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More Shark Printouts Greenland Shark
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The Greenland shark, Somniosus microcephalus, is also called the sleeper shark and the gurry shark. This large, slow-swimming shark has glow-in-the-dark eyes. It lives in very deep waters of the North Atlantic Ocean. It lives at depths down to 1,800 feet (550 m) in very cold water (36 to 45°F=2 to 7°C).

These sharks swim to shallow Arctic waters (up to 80° North) during the winter to eat (they gather in large numbers to feed around fishing and sealing operations). They migrate back to deep waters during the summer. Eskimo hunters traditionally used this shark's skin for boots and its teeth for knives.

Anatomy: The Greenland shark is up to 21 feet (6.5 m) long. This grayish-brown shark has a short snout and small fins. Bioluminescent (glowing) copepods attach to the Greenland shark's corneas (a part of the eyes). This may attract curious prey to the shark's head! The shark's upper teeth are long and sharp; the lower teeth are flatter, more closely-set (and also sharp).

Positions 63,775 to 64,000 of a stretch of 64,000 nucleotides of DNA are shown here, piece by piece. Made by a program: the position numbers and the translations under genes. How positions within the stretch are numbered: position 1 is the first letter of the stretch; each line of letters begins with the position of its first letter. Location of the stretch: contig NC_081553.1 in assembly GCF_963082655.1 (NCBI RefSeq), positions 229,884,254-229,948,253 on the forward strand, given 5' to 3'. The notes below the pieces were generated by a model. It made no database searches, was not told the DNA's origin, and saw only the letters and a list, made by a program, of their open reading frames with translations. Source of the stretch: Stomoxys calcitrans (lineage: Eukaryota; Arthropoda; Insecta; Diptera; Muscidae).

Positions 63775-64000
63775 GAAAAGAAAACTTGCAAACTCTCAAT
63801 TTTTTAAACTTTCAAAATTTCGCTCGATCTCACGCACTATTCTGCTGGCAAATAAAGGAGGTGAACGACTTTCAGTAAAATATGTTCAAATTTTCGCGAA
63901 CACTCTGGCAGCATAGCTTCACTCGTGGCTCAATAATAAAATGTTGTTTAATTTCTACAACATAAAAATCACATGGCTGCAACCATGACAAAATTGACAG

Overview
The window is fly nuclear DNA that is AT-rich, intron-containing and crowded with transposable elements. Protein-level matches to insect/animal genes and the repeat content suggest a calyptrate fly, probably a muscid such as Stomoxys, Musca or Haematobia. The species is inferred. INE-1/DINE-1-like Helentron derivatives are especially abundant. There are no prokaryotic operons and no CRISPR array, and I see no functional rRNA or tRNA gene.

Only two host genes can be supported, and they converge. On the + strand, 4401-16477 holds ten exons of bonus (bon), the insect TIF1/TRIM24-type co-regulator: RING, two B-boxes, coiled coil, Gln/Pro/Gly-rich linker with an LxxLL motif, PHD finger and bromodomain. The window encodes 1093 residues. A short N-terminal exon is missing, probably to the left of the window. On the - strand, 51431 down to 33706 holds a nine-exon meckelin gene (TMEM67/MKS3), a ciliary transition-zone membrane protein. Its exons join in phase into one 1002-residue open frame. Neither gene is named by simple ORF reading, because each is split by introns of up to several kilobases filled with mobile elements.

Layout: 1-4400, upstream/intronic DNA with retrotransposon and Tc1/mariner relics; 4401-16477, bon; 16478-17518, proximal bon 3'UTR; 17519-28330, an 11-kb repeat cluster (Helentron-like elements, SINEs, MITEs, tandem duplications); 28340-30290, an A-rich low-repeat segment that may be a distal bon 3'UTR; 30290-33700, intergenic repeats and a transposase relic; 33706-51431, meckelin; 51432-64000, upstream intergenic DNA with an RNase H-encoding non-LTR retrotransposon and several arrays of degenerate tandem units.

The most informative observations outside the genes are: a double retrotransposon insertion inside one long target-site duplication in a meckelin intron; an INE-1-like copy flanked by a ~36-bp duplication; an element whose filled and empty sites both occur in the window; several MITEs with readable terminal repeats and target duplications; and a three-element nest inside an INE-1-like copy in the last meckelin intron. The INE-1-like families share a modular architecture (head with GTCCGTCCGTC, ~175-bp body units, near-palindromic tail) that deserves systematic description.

Diet: The Greenland shark eats fish (like salmon), dead cetaceans (whales), and pinnipeds (like seals and sea lions).

Reproduction: This large shark reproduces via aplacental viviparity, having litters of about 10 pups, each roughly 15 inches (38 cm) long. In aplacental viviparity, the eggs hatch and the babies develop inside the female's body but there is no placenta to nourish the pups.

Classification: Kingdom Animalia, Phylum Chordata, Class Chondrichthyes, Order Squaliformes, Family Squalidae (dogfish sharks).

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